Horse Racing
Lady Aurelia and Battaash face off in Tuesday’s King’s Stand Stakes speed clash

15/06/2018 17:40

Two star speedsters take each other on in a cracking first day at Royal Ascot on Tuesday, 19 June when Lady Aurelia and Battaash will launch themselves at glory in the Group 1 King’s Stand Stakes over 1000 metres.

American trainer Wesley Ward has imprinted his name on the Royal meeting by winning an amazing nine races since 2009. Lady Aurelia, physically impressive and invariably fast from the stalls, won the G2 Queen Mary Stakes at the course and distance as a two-year-old in 2016 then returned to waltz home in the King’s Stand Stakes last year. Now she bids to repeat the latter feat.

The filly was defeated in two subsequent runs last term, as well as when second at odds-on for her reappearance this year at Keeneland. Those reversals might raise doubts but Ward is happy with his star four-year-old’s condition.

“She is older now and may have needed the race but is in as good condition as she was last year,” he said. “At Keeneland she was keener than normal but has really benefited from the race and her work since has been as good, if not better, than ever.”

When Lady Aurelia and Battaash met in last year’s G1 Nunthorpe Stakes (1000m) at York they set a strong pace that played into the hands of the closer, Marsha, who beat Lady Aurelia by a nose. Battaash, who boiled over before the race, finished fourth.

That was the only blot on an otherwise perfect season for Battaash, who slammed Marsha by four lengths when a sensational winner of the G1 Prix de l’Abbaye (1000m)  to close out his campaign. Trainer Charlie Hills’ champion won the G2 Temple Stakes (1000m) on his reappearance at Haydock last month, with several of Tuesday’s rivals behind him.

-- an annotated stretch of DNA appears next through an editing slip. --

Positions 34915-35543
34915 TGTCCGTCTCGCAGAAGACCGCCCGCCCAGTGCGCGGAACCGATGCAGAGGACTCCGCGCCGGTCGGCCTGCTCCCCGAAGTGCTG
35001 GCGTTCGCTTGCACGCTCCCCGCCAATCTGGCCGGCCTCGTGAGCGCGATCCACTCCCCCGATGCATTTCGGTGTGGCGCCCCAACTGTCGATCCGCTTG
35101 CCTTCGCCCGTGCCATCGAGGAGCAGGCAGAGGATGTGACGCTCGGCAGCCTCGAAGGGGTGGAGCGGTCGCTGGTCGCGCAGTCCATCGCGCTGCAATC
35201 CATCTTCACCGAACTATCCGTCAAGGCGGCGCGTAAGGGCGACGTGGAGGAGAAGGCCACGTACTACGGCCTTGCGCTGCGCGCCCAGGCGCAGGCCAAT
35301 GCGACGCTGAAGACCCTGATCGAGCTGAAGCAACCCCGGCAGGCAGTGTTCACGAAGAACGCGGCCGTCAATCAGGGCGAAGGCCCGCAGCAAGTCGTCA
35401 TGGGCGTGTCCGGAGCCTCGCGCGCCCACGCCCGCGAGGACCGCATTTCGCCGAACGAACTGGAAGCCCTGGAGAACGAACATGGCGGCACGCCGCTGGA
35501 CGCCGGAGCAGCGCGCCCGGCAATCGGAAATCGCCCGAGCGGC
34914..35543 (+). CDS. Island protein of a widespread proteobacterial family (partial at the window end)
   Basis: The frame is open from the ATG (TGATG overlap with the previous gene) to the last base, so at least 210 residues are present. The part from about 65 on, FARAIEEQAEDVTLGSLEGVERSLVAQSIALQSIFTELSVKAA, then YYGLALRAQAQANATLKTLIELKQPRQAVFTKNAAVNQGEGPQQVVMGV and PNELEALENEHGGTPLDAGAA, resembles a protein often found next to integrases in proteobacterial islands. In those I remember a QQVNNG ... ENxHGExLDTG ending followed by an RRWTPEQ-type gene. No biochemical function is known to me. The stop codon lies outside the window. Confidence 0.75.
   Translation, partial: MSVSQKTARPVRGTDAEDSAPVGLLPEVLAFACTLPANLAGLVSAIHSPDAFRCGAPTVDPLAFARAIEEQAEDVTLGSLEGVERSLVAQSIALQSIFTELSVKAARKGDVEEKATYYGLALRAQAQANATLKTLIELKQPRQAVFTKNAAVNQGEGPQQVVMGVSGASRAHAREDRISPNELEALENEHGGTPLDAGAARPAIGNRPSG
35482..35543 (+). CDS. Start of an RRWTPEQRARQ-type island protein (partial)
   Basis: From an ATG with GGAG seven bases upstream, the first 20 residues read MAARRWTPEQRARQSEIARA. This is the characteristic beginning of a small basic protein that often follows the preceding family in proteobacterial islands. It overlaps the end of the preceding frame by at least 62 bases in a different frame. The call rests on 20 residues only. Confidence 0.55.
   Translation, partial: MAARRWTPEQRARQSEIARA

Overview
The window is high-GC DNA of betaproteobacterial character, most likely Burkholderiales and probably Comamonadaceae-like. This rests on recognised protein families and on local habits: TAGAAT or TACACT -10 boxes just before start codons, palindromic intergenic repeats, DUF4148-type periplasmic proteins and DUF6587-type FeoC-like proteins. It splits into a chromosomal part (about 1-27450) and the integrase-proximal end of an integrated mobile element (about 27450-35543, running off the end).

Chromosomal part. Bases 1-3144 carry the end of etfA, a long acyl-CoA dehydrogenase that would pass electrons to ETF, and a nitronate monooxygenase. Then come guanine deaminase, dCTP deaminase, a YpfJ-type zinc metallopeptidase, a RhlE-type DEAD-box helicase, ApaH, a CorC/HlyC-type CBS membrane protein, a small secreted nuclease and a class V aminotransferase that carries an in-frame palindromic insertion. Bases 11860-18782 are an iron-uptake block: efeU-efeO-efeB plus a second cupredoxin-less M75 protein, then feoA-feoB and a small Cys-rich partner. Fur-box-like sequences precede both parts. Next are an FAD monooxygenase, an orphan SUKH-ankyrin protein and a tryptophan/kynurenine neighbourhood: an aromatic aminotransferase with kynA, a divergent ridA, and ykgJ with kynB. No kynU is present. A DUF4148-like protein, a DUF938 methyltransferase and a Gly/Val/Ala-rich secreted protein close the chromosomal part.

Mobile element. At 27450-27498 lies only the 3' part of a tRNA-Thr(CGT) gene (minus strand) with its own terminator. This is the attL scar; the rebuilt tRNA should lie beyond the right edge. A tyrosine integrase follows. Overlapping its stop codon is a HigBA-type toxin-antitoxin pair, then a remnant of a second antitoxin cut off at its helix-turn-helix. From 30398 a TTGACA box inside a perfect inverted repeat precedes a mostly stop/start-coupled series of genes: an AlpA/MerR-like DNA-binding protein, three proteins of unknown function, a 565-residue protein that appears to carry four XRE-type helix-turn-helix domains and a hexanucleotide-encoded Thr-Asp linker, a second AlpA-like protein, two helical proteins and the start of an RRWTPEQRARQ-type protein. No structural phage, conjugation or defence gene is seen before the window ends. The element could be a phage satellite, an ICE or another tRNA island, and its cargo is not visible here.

“They went too quick at York last year. I am conscious of that and we’ll try to avoid getting into a speed duel with Lady Aurelia,” Hills said. “I’m happy with Battaash. His work is good, his weight is good and the ground should be fine for him. Ascot is a stiff track but he’s won twice at Sandown, which is similar, so that should be fine, too.”

Michael Dods, the trainer of Mabs Cross, who finished a close fourth in the Temple Stakes, will be hoping that the two favourites take each other on. Dods has brought his four-year-old filly along patiently and the winner of the G3 Palace House Stakes (1000m) at Newmarket last month is a live contender who will be closing at the finish.

“She’s improved with each run and is in great form,” said Dods, who trained the brilliant sprint mare Mecca’s Angel to win the Nunthorpe Stakes in consecutive years from his County Durham base in the northeast of England.

“Mabs Cross is taking on the best and might need a bit further but she deserves her chance. Ascot is a stiffer track than Haydock which will help but a bit of rain would help too, to steady up the speedsters.”

Earlier, in the opening G1 Queen Anne Stakes (1600m), Aidan O’Brien will attempt to win the race for the fourth time with an attack spearheaded by the only two fillies in the race, both flowers – Rhododendron and Hydrangea.

Rhododendron heads into the contest having won a G1 race in each of the past three years and put her rivals in their places in the G1 Lockinge Stakes at Newbury last month over the same trip.

Hydrangea has shown herself to be a tremendously versatile performer, winning G1 races over 1600m and 2400m, but jockey Ryan Moore has opted for Rhododendron.

 “She’s been a great filly at two, three and now four and has been unfortunate not to have won even more races. She is very adaptable with ground and distance and has a great attitude,” Moore said.